Trickster721 (trickster721) wrote,

Why So Serious?

There's an interesting story making the rounds about The Dark Knight's anti-piracy campaign. They spent six months and god knows how much money to keep the movie offline for, according to them, an extra 36 hours. They're very proud of themselves.

This is the part that caught my attention:

MPAA investigators used the lure of "The Dark Knight" to catch a suspected bootlegger in the act during a 9:40 a.m. showing in a theater in a southeast suburb of Kansas City, Mo.

A Lee's Summit Police Department spokesman said the MPAA investigators spotted the man in the back row of the theater, trying to cloak his video camera with black tarps as he allegedly made an illicit recording. A subsequent police search of the man's home turned up hundreds of DVDs that are believed to be pirated, the spokesman said. The case has been referred to the FBI.

"This wasn't necessarily one of our most covert operations," Robinson said. The investigators in the theater looked like G-men from central casting, wearing MPAA letters emblazoned on their shirts. "It was kind of brazen on this guy's part. Maybe he thought all the MPAA did was rate the movies."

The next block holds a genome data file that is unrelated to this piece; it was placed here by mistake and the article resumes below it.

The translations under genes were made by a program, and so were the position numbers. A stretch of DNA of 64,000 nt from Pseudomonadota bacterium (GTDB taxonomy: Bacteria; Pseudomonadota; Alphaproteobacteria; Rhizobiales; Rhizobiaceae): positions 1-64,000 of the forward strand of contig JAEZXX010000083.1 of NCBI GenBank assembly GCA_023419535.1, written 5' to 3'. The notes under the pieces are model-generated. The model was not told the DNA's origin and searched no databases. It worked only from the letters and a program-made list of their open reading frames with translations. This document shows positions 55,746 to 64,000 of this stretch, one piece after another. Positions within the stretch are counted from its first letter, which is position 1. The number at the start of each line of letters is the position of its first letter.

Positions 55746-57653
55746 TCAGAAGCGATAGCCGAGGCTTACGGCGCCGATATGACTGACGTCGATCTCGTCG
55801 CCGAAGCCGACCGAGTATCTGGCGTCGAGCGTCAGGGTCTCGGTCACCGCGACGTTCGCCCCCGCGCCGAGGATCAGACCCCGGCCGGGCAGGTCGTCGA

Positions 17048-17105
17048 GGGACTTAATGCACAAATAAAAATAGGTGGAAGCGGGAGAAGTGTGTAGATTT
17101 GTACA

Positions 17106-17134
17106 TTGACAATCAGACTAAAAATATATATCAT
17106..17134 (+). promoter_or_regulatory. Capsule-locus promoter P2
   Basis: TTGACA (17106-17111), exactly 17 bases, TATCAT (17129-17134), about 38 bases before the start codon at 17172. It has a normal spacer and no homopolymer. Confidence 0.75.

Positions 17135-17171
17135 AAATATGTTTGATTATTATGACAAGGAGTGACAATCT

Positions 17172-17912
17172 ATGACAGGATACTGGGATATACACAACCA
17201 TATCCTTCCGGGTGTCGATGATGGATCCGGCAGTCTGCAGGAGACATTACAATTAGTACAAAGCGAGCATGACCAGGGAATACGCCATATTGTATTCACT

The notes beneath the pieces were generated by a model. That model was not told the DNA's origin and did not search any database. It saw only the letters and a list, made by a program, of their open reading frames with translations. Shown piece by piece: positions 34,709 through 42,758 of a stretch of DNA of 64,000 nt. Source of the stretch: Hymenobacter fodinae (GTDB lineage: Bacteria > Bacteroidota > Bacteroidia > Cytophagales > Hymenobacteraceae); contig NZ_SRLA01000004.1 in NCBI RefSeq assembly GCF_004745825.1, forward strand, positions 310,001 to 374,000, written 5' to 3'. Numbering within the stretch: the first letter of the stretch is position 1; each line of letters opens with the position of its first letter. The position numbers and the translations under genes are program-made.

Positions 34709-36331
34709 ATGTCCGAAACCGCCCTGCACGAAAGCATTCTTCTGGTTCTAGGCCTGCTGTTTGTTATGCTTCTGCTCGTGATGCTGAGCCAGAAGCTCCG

WTF? It turns out that since 2005, it's been a federal crime to use or attempt to use a recording device inside a movie theater to record what's right in front of your face. Theater owners have complete immunity in "detaining" these dangerous criminals.

So in other words, if MPAA investigators detect you attempting to use your cell phone to take video of the movie screen, you can be arrested by the theater. The manager isn't actually allowed to perform a summary execution, yet - instead the real police get to search your house and send you to jail for three years (or seven, if you put that cell phone video online). Your civil liberties are now completely suspended the moment you buy your twelve dollar ticket, and it's too bad, because I really enjoyed going to see movies in the theaters.

It seems like every day they push me a little bit closer to handing out pamphlets on street corners.
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